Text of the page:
The lack of over all minor details such as corpses, a little damage, and a tower can easily fall into game design oversight. Plus in game corpses and destroyed objects generally despawn to reduce clutter.

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Another thing is how exactly would killing Anduin in the courtyard have won the battle or war? (this is rather important to answer for your narrative to work)

Meanwhile in reference to the cinematic you can see plainly how this could have ended the battle and maybe the war.

With cleaving Anduin dead instead of pulling back into a knock down means no mass rez/heal to turn the battle. Even if the Alliance regroups with Anduin dead, they have suffered a major morale blow, and the battle is now likely in Genn's paws who would be having major death of his son PTSD and either somebody talks him down and the Alliance retreats in failure weakened and with nothing to show for it or Genn lets his rage overtake him and orders a full assault that leaves the Alliance right in the firing range of the Blight.

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This narrative take that it was in the court yard also ignores that Surfang just had the stuffing beat out of him and was in need of healing. Its one thing to say an Orc can overpower an unarmed human who is alone and the orc's more less rested, another to say an injured exhausted orc could do the same.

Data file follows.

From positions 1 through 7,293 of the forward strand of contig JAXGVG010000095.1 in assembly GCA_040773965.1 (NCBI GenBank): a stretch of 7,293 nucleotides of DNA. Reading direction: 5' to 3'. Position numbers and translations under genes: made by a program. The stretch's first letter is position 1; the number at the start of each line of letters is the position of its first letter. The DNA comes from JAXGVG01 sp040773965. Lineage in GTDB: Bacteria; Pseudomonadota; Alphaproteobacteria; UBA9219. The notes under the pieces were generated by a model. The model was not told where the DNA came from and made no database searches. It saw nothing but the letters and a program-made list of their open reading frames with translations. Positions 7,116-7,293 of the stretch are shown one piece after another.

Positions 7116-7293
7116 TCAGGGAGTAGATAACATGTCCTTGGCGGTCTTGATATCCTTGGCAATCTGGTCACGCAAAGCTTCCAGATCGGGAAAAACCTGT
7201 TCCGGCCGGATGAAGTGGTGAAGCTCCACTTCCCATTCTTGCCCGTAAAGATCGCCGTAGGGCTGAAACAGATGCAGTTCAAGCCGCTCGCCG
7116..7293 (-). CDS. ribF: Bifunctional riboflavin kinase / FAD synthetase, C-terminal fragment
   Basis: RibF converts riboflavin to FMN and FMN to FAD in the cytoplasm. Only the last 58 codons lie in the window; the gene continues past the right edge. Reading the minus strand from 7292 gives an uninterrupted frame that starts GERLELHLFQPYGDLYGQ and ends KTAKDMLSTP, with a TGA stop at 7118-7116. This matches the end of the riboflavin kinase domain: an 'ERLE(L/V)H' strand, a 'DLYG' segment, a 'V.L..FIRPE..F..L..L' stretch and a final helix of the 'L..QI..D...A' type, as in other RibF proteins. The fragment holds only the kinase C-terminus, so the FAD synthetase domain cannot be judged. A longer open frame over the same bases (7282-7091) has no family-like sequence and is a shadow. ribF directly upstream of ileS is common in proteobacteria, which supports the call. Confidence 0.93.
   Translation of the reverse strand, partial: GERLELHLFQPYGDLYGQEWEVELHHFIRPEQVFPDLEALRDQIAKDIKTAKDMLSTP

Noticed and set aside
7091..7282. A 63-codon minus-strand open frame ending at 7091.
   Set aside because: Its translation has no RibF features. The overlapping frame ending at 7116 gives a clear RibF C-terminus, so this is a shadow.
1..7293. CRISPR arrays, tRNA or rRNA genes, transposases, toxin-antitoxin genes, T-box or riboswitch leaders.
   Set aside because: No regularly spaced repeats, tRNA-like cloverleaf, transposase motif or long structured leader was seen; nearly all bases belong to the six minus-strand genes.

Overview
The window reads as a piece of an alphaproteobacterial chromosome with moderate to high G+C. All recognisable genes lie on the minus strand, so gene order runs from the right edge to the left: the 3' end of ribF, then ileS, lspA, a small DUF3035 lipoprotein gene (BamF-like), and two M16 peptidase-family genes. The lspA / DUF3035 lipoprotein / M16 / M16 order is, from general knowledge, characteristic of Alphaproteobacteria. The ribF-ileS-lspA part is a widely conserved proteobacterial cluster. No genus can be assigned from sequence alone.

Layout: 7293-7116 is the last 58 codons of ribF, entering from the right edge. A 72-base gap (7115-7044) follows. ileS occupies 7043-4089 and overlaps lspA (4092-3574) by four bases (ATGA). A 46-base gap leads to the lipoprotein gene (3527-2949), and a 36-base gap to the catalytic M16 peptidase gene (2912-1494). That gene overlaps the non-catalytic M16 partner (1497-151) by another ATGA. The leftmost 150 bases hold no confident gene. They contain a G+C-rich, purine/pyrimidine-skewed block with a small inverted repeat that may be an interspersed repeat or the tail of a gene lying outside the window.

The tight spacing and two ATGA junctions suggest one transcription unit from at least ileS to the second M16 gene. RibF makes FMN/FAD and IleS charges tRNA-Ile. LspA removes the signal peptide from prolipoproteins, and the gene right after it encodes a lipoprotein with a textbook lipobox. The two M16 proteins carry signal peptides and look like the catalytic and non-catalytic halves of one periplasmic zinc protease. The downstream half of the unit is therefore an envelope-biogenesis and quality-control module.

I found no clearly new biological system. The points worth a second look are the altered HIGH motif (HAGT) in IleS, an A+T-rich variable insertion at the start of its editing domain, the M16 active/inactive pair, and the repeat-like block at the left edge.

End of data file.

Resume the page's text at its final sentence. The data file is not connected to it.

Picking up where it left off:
We also have the issue of why wouldn't Saurfang have warned Anduin about the Blight Trap that made him go off on Slyvanas, during the courtyard if at that point he had put his faith in Anduin stopping her. Mages have limited mana and Jaina had already done some majorly flashy stuff, assuming she would counter all of the traps he knew and didn't know of by herself doesn't make much sense.